Image of note
CDE provides guidance on new Learning Continuity and Attendance Plan
The 2020–21 school year’s Local Control and Accountability Plan has been replaced by the Learning Continuity and Attendance Plan, as outlined in Senate Bill 98, the education funding trailer bill. The California Department of Education held a series of webinars in July and August to guide local educational agencies through the process of filling out the document.
Learning Continuity and Attendance Plan timeline
The plan must be adopted by a school or county office of education board by Sept. 30. Two public meetings are required to adopt the plan: one to present it at a public hearing and the other for adoption after consideration of stakeholder feedback. Considering the tight timeline for adoption, boards may need to call a special meeting for the presentation or adoption of the plan. The special meeting agenda must be posted at least 24 hours prior to the meeting and must include a link to where the draft Learning Continuity and Attendance Plan is posted.

Once the plan has been adopted, LEAs must submit it to the reviewing authority within five days. Districts will submit the plan to their county superintendent, who may return it with recommendations for consideration. COEs will submit their plans to the State Superintendent of Public Instruction, who also may return it with recommendations for consideration. Recommended amendments from the reviewing authority must be received by the LEA by Oct. 30, and the LEA must hold a public meeting to address the recommendations within 15 days of receipt.

Once the plan has been finalized, the LEA must post it on the homepage of their website. COEs must post their own plans in addition to the plans (or links to the plans) of the districts in their county.

The document only needs to be submitted for county approval one time. When asked during an Aug. 4 webinar if LEAs would be required to revise and re-adopt the learning plan should students transition back to in-person learning, CDE staff said there were no requirements under SB 98 dictating such action. That said, LEAs are encouraged to consult with their stakeholders and repost an updated version of the plan should instructional models change significantly.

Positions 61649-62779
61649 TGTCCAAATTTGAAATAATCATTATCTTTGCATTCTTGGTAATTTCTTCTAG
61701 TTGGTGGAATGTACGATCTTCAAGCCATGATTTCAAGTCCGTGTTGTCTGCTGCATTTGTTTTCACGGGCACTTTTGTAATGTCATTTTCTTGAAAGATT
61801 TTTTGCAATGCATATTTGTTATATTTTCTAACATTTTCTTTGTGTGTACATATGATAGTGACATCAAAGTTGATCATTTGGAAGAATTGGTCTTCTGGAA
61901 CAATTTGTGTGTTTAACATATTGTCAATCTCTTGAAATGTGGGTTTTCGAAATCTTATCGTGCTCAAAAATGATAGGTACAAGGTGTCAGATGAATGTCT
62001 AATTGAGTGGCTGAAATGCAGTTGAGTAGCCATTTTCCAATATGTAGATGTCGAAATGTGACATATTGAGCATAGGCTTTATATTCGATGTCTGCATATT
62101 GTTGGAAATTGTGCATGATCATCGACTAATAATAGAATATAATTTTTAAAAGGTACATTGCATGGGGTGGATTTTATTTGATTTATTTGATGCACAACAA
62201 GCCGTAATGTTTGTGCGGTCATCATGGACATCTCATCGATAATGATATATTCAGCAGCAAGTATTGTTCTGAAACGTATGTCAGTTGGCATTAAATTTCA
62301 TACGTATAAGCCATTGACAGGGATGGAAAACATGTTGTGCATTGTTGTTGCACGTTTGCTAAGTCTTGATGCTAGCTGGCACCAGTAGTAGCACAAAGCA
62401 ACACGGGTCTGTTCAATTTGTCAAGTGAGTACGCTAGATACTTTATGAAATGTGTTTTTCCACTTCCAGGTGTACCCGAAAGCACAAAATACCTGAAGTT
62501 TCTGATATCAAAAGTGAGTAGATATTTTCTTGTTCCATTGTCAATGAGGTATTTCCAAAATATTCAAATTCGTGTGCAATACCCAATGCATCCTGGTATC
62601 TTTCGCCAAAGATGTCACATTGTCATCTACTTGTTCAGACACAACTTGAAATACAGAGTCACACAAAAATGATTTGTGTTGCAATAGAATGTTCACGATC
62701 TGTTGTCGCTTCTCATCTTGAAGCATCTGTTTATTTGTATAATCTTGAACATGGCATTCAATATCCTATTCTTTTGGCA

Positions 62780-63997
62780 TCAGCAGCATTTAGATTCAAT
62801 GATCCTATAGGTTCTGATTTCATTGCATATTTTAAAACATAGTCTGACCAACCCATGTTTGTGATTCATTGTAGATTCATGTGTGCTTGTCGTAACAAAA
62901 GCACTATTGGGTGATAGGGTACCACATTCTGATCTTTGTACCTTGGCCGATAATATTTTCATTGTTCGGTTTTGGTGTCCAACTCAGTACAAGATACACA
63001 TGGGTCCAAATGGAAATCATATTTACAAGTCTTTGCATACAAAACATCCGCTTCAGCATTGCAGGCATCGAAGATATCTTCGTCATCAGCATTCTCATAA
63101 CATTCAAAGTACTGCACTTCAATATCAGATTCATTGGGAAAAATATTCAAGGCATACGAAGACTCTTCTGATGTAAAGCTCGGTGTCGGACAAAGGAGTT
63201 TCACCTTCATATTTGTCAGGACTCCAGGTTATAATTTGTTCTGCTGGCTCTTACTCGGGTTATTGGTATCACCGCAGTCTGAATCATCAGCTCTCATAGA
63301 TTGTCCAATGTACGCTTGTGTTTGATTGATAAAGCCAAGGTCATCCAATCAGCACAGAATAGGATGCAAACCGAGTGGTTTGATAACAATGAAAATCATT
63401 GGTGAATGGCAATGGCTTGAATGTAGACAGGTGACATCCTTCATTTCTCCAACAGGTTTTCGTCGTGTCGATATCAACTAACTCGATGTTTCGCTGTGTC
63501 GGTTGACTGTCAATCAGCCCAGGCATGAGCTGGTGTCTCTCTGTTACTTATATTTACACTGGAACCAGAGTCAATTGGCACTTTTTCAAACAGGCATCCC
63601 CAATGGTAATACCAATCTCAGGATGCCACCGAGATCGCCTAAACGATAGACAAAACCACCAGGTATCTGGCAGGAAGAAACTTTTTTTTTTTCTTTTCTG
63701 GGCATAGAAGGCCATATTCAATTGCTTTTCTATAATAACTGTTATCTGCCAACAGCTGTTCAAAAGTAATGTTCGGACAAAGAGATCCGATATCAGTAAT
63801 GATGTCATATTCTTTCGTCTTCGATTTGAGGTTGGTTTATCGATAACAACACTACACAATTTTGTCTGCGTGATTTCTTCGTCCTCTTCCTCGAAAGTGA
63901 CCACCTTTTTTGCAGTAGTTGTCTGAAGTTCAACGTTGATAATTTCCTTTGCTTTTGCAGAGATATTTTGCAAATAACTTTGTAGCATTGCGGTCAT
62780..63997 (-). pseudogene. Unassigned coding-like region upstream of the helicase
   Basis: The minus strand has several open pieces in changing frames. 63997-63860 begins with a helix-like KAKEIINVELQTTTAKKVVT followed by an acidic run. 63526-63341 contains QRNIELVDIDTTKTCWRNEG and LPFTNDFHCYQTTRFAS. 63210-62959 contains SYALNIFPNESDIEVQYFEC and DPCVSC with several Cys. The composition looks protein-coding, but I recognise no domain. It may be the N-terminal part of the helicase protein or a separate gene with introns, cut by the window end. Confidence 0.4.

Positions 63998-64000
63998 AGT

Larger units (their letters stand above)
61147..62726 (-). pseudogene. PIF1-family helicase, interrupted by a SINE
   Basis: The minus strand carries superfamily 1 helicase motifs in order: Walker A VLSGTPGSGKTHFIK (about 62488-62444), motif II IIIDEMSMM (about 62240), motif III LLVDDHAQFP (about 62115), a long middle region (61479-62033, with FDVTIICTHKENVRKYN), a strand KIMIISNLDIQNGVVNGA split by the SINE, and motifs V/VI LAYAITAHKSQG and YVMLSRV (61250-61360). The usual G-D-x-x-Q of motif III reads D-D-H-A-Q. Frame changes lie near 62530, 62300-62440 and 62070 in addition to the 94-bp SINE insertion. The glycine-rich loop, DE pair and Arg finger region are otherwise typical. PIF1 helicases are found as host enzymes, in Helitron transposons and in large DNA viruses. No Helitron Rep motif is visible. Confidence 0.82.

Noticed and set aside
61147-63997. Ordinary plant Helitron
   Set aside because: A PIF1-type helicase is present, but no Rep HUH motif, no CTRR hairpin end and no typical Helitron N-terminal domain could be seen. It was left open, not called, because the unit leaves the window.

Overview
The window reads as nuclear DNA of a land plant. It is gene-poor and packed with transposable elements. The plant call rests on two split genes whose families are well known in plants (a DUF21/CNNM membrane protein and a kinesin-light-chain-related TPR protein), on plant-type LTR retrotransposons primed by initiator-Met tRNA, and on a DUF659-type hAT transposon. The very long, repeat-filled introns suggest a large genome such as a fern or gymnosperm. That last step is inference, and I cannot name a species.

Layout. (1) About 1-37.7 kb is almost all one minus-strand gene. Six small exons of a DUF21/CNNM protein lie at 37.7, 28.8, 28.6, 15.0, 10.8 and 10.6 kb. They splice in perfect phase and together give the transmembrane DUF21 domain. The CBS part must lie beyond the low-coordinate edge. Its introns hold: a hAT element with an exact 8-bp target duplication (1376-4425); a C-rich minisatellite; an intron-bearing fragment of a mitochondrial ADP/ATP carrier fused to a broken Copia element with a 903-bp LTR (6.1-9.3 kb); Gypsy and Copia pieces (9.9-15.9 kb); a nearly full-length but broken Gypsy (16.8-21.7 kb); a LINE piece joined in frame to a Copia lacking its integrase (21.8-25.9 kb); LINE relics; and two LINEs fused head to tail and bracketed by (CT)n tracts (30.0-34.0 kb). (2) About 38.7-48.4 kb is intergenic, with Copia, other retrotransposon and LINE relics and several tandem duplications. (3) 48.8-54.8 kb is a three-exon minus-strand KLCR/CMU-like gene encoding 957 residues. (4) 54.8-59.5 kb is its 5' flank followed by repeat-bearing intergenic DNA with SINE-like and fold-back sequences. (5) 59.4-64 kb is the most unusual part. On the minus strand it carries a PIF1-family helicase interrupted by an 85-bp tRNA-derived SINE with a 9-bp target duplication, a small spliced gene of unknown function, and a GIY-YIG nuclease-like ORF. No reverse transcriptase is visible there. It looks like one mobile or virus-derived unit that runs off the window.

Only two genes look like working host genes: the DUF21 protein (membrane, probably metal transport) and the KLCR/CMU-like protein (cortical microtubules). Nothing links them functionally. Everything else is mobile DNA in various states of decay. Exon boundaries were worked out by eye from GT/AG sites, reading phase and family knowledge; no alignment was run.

Measuring student progress and calculating attendance in distance learning settings
One of the most common questions among LEAs since schools closed in the spring and districts transitioned to distance learning is how to measure attendance. Or, more specifically, what constitutes ‘attendance.’

CDE education programs consultant Heather Bell said LEAs will need to provide specific information about how student progress will be tracked and monitored through live contacts and synchronous instructional minutes, as well as a description of how the LEA will measure participation and time value of student work.

“For the purposes of this prompt, instruction time for distance learning is calculated based on the time value of synchronous and/or asynchronous assignment made and certified by a certificated employee of the LEA,” Bell said. CDE staff pointed attendees with additional questions to the new 2020–21 Funding and Instructional Time FAQs, which can be found here:

Stakeholder engagement process explained
The CDE webinar emphasized the importance of stakeholder engagement in the process, and representatives said that existing feedback collected since schools were abruptly shut down in the spring may be used to “the extent that prior engagement is consistent with the requirements of the Learning Continuity Plan.” That should not be the sole method, however, as the intent of the plan is to be transparent and include stakeholder engagement in the development, review and adoption of the plan.

In addition to general stakeholder feedback, the plan must be presented to an LEA’s Parent Advisory Committee and English Learner Parent Advisory Committee, if they exist. The board must respond in writing to any comments received from these groups.

Distance learning and the role and responsibilities of staff
As part of the document, LEAs will need to provide descriptions of the new roles and responsibilities of staff as a result of COVID-19. It is important that districts explain modifications made to staff roles and responsibilities to meet, among other things, the academic and social-emotional needs of students while ensuring the health and safety of staff and students.

Key among the differences between this document and the original Local Control and Accountability Plan is the obligation for LEAs to provide a description of how continuity of instruction will be provided during the school year to ensure students have access to a full curriculum of substantially similar quality regardless of whether they are learning virtually, in person or through a combination of the two. Districts will want to provide a description of all services and resources that will be used, meaning LEAs should also list existing services, not just those that will be newly developed.